After a few days of mountain exploration, we dropped down to Huntsville, Alabama to see the US Space & Rocket Center, which none of us had visited before. At the museum you can get up close and personal with the Saturn V rocket, walk through a replica of the International Space Station, and take small steps and giant leaps across a fake moon surface, pretending you are in league with Stanley Kubrick and the mass hallucination of 400,000 of the most rock solid conspirators in the history of the universe. The museum is well worth a visit, and at limited pre-ticketed capacity, felt very safe and spacious.

After exploring a replica of the International Space Station, Steve is ready to volunteer to become the first US sock monkey in space.

We all had our favorite parts, even Steve. If you’ve followed this blog for a long time, you may have encountered Steve before. He got his start as a family travel mascot when the boys were small, and my husband and I left them with grandparents to enjoy a trip to Hawaii without them. We posted pictures of Steve’s Hawaiian Adventure for Grandma to share with the boys each day we were gone.

The monkey was a hit, not just with the boys, but with our friends and family tuning in on Facebook. Since then he’s been all over the place, telling the stories of our adventures, both when we travel separately and when we all travel together. He’s been to every corner of the continental United States and has left the country a few times.

But he’s never made it to space, and unbeknownst to us, this had apparently been bothering him a little. So on this trip to Huntsville, Steve was really excited to learn about the greatest travel monkey ever, Miss Baker.  

I’m pretty sure Steve just wants the fame and glory.

Baker was a squirrel monkey who, along with Rhesus partner Able, became the first US animal to successfully launch into space and return unharmed to the earth. Chosen from among twenty-five squirrel monkey candidates for her ability to remain pretty chill while confined to a small space connected to a bunch of electrodes, and because she looked really good in a tiny space helmet, Miss Baker went to space on May 28, 1959.  

When she landed, the slightly bewildered squirrel monkey was given a cracker and a banana before she took a well deserved nap. Then it was on to Washington DC for a press conference and fame. Along with Able, who sadly passed away a few days later during a surgical procedure to remove electrodes, Baker posed for the cover of Life magazine. Always gracious, she later received a Certificate of Merit for distinguished service from the ASPCA.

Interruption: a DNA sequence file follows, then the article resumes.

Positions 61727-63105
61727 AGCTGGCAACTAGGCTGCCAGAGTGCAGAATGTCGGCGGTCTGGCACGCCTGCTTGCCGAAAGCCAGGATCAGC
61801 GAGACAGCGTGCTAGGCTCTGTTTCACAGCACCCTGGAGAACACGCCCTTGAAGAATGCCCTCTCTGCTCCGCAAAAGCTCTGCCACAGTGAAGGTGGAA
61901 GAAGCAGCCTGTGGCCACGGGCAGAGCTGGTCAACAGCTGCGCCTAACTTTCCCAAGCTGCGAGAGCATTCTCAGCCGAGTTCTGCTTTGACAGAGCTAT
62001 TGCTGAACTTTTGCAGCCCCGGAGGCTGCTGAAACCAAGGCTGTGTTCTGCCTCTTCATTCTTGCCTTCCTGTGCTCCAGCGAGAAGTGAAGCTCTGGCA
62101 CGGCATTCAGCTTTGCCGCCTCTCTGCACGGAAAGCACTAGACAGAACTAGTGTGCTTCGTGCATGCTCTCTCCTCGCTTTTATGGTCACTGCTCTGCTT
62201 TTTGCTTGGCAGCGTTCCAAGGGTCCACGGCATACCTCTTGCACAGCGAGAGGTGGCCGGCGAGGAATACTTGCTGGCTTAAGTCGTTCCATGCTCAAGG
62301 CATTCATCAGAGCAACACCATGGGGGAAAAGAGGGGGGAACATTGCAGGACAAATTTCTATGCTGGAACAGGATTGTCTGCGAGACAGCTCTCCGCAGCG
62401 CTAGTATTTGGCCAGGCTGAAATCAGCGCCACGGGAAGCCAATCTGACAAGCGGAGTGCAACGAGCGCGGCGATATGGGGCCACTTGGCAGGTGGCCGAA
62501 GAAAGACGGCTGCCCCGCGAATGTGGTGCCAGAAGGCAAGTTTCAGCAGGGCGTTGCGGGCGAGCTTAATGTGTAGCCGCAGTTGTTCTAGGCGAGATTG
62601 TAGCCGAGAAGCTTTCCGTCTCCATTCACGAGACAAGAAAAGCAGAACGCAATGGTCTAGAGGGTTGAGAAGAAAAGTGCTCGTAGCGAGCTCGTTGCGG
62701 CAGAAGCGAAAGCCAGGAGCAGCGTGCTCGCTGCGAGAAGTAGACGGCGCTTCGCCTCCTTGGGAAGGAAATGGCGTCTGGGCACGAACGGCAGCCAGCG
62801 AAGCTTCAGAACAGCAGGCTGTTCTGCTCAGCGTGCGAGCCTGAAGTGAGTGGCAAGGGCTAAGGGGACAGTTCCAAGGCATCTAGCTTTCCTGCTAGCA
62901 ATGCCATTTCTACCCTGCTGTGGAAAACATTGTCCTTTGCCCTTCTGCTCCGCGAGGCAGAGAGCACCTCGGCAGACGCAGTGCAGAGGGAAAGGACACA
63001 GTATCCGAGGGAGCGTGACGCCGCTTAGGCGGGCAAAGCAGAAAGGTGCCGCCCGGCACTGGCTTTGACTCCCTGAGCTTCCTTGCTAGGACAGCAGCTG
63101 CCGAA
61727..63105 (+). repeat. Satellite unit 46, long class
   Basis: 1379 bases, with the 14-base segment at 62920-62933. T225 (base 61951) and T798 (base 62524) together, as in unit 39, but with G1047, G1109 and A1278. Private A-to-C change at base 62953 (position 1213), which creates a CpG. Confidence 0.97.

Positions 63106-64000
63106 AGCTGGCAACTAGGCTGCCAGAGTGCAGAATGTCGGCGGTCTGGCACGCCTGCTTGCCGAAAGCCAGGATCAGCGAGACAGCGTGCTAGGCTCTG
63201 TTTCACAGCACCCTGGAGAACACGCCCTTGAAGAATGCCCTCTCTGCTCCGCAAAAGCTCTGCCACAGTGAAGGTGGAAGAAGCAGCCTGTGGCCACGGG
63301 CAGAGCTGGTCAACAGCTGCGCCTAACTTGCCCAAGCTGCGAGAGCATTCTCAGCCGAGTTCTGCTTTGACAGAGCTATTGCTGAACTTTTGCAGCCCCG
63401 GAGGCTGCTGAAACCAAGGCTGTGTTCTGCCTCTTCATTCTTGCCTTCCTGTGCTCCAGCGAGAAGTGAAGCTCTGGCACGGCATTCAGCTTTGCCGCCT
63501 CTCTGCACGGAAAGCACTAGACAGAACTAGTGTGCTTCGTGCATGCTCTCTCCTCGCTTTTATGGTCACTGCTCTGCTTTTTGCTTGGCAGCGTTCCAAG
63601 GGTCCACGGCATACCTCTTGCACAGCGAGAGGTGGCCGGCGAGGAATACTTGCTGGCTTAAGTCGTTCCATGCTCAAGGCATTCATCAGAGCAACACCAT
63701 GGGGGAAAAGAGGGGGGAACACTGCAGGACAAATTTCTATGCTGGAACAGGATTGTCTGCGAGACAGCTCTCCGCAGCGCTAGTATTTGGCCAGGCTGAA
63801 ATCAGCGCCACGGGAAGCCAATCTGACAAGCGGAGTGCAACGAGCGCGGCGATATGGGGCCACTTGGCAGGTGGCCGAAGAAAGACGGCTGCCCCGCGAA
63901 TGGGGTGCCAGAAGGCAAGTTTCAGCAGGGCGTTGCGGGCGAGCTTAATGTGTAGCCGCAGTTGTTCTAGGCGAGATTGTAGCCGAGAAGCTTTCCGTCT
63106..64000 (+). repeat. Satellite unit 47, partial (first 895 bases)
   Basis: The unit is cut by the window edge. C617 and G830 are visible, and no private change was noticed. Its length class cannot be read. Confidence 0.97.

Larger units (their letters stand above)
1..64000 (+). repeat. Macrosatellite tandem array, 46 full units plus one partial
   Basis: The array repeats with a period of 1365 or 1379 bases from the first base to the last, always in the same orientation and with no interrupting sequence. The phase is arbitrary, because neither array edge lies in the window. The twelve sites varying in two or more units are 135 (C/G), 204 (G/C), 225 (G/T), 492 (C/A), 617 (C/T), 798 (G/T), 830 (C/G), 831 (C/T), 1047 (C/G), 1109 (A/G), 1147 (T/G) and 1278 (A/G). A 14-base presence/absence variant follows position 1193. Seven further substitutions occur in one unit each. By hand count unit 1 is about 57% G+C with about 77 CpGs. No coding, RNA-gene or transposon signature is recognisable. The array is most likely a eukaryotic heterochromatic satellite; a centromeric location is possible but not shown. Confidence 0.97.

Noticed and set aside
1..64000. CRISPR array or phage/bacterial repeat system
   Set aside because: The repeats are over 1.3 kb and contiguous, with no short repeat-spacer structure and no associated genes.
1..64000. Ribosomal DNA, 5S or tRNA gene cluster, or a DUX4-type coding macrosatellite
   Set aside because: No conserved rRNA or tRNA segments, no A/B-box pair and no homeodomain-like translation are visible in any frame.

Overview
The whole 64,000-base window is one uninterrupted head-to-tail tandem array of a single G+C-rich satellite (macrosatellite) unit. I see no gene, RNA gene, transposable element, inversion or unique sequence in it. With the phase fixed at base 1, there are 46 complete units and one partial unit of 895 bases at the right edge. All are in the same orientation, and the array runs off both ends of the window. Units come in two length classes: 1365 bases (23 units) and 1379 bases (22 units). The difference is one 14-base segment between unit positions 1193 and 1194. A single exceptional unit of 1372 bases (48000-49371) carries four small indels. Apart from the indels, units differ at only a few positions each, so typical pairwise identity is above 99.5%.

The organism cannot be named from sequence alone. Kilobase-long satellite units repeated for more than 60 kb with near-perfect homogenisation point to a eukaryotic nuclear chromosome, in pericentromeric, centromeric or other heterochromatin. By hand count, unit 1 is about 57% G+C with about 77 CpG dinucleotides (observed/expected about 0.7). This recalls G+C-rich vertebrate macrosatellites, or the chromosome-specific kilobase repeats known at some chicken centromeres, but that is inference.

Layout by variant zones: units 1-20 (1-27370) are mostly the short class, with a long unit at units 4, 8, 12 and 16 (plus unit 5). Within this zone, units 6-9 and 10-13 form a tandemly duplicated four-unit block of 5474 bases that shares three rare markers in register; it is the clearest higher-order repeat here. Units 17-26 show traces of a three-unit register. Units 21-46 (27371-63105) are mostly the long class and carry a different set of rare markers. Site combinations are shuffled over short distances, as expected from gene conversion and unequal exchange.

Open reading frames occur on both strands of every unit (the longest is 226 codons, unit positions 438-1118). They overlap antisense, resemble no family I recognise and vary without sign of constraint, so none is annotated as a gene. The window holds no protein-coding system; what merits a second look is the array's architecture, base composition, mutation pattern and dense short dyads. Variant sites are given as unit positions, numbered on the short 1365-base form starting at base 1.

Steve didn’t know he was supposed to bring a banana. Next time he’ll be prepared.

After her big trip into space, she lived for about ten years at the Naval Aerospace Medical Center in Pensacola, Florida where she met and married her long time companion Big George. The happy couple moved to the US Space & Rocket Center in Huntsville, Alabama in 1971, where Baker delighted scores of fieldtripping school children until 1984 when she died a very old squirrel monkey.

Today she rests on the grounds of the museum that was her home. Steve got to pay his respects to his hero, where admirers often leave a banana or two as a thank you for her service.

Steve does realize that as well traveled as he is, he’s unlikely to make it into space. But as he spends a lot of his time stuffed into a backpack, he’s pretty chill about small spaces. He also loves smiling for the camera. And he would definitely rock a tiny space helmet. Who knows? It’s been a strange year.

Meanwhile, UFOs

If you’re anything like me, you’ve been kind of avoiding watching/reading/listening to much news lately. Under normal circumstances, I’m not exactly a news junkie, but I do like to check in more or less regularly on the goings on in the world.

It’s just that right now, the goings on seem to be mostly a lot of speculation, irresponsible  political arguing, and sensationalism of the latest invasive species to hit the Pacific Northwest, which, by the way didn’t actually happen for the first time just this past month. Also, we don’t call them murder lions, even though they rip out the throats of their unfortunate victims, so why are these called murder hornets?

asian giant hornet